Insight by Verizon Frontline

U.S. Park Police sergeant says interoperability ‘makes us all stronger’

The Park Police has benefited from the adoption of more advanced technology in recent years, which has led to improved efficiency, effectiveness and safety for ...

The United States Park Police is a federal law enforcement agency with a unique mission to protect the public and park resources within the National Park Service system.

Created in 1791, it is one of the oldest uniformed federal law enforcement agencies in the country.

“We serve a very distinct role because we have a very large community presence,” U.S. Park Police Sgt. Thomas Twiname said during a Federal Insights discussion sponsored by Verizon Frontline.

Park Police officers are located in the D.C., New York City and San Francisco metro areas.

The agency is responsible for the law enforcement and security services at more than 80 parks, monuments, memorials and other sites under the jurisdiction of the National Park Service, including major national landmarks such as the Statue of Liberty and the National Mall.

“It provides us the opportunity to experience a lot of career growth and career development, with various opportunities within our organization as well as having the ability to work in several geographic areas within the country,” said Twiname.

The primary mission of the Park Police is to protect visitors, park resources and government property while also enforcing federal laws and providing emergency response services.

Officers receive extensive training in a variety of areas, including criminal investigations, crowd management, emergency medical services and counterterrorism.

They work closely with other federal, state and local law enforcement agencies to ensure the safety of the parks and their visitors.

The importance of working together

The practice of developing and maintaining relationships with state and local agencies allows the Park Police to effectively coordinate emergency response efforts and share intelligence.

Building partnerships with other agencies helps to establish clear lines of communication and facilitate coordination in times of crisis, and it helps to promote a sense of collaboration and mutual support.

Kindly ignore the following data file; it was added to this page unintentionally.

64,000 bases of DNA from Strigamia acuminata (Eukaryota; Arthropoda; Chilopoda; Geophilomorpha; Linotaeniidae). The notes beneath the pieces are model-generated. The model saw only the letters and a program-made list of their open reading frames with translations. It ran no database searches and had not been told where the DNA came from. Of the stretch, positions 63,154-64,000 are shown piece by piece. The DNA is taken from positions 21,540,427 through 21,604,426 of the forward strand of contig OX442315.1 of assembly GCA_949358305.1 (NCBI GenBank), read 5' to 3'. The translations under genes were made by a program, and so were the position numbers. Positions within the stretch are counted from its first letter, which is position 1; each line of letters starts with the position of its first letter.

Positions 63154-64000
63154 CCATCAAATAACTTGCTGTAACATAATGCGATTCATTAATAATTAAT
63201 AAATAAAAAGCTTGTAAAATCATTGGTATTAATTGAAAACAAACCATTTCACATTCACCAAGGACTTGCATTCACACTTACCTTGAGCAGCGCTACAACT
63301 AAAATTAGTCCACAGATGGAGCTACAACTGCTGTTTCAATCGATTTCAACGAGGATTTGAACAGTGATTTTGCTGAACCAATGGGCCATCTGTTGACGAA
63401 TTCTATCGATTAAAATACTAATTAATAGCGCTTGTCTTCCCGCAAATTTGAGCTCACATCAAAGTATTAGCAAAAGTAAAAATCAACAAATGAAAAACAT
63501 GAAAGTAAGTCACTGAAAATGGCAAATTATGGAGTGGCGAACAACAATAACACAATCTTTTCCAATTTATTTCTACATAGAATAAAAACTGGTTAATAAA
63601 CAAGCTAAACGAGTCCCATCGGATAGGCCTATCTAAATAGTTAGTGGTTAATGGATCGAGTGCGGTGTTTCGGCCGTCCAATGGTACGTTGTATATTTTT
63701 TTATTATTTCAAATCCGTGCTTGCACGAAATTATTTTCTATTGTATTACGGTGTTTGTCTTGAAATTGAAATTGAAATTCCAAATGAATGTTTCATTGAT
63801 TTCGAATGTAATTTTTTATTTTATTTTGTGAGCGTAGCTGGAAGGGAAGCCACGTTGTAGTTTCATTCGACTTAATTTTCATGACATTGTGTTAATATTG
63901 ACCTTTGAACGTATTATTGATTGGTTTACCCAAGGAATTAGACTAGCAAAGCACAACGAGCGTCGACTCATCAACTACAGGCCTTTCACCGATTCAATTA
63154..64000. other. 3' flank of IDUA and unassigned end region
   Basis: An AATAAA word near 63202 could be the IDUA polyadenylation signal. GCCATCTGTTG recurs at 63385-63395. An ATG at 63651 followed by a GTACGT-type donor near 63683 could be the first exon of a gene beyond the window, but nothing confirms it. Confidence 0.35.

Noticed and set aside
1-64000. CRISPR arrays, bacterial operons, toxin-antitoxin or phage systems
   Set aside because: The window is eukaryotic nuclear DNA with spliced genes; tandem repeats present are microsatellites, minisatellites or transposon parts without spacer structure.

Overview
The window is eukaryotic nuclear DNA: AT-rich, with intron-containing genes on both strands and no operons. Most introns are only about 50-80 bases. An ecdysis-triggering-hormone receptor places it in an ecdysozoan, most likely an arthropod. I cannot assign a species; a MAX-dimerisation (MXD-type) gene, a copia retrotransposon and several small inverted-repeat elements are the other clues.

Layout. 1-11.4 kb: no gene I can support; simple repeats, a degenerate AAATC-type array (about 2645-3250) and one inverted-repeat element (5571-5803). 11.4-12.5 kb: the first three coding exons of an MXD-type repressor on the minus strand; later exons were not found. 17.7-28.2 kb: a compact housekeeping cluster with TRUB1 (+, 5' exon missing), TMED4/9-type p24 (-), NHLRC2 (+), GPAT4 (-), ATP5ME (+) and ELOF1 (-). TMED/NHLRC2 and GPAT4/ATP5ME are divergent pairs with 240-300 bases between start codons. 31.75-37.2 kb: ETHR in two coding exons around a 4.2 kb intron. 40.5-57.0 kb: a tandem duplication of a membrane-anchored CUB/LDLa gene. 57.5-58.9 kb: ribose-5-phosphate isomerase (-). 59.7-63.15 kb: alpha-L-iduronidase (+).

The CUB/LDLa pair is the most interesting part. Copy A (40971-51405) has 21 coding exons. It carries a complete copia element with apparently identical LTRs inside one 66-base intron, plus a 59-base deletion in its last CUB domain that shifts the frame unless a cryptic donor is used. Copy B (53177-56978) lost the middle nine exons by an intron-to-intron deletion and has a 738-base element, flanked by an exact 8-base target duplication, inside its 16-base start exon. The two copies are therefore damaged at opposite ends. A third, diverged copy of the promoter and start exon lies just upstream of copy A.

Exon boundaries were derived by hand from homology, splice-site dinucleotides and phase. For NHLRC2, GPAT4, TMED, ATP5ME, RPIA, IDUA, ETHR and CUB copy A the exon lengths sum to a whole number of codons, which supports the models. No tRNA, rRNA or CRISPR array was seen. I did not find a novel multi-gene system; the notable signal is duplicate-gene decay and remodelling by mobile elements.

For example, when responding to a natural disaster or other emergency, the Park Police may need to work closely with local law enforcement, fire departments and other first responders to ensure an effective and timely response.

“Agency cooperation and agency interoperability are a very essential component to our mission that we do on a daily basis,” Twiname said. “The relationship that we have with these partners – whether that be at a local, state, regional or even a federal level – makes us all stronger.”

Twiname said one of the most vivid examples of interoperability came in January of 1982, when an Air Florida jet trying to fly out of D.C. in a snowstorm crashed into the 14th Street Bridge before plunging into the Potomac River.

As the aircraft attempted to climb, it became clear that it was not gaining altitude as expected. The pilots attempted to correct the problem by increasing engine thrust, but it was too late.

The crash killed 78 people in all, including 74 on the plane and four on the ground.

“It was really one of those things that was at the forefront at a time when interoperability was just sort of in an infancy stage,” said Twiname. “It showcased the importance of being able to work with partners in law enforcement, taking into consideration fire departments and the Coast Guard.”

The various agencies worked together to provide an effective response, which included search and rescue operations, recovery of victims and investigation of the crash.

Better tech plays a role

The Park Police has benefited from the adoption of more advanced technology in recent years, which has led to improved efficiency, effectiveness and safety for the agency.

“We’re constantly evaluating the technology that we can use to help us do our job,” said Twiname. “Technology never slows down.”

Just as smart phones have changed everything for civilians, advanced communication tools have opened up new opportunities for the Park Police.

Officers now communicate with each other and with other law enforcement agencies in real-time.

It enables them to quickly respond to incidents, coordinate resources and share critical information, which can be instrumental in preventing and solving crimes.

“There are always open lines of communication,” Twiname said. “We have the ability to talk to the people that we need to talk to instantly, which is a huge benefit to us.”

According to Twiname, cutting-edge technology has been particularly helpful for officers who are investigating crash scenes, for example.

The investigations are now more concise and more detailed, and officers are able to get major roadways cleared more quickly.

“Computer technology, cell phone technology, cloud-based technology – that’s all always improving, and it’s always evolving,” said Twiname.

Listen to the full show:

Copyright © 2024 Federal News Network. All rights reserved. This website is not intended for users located within the European Economic Area.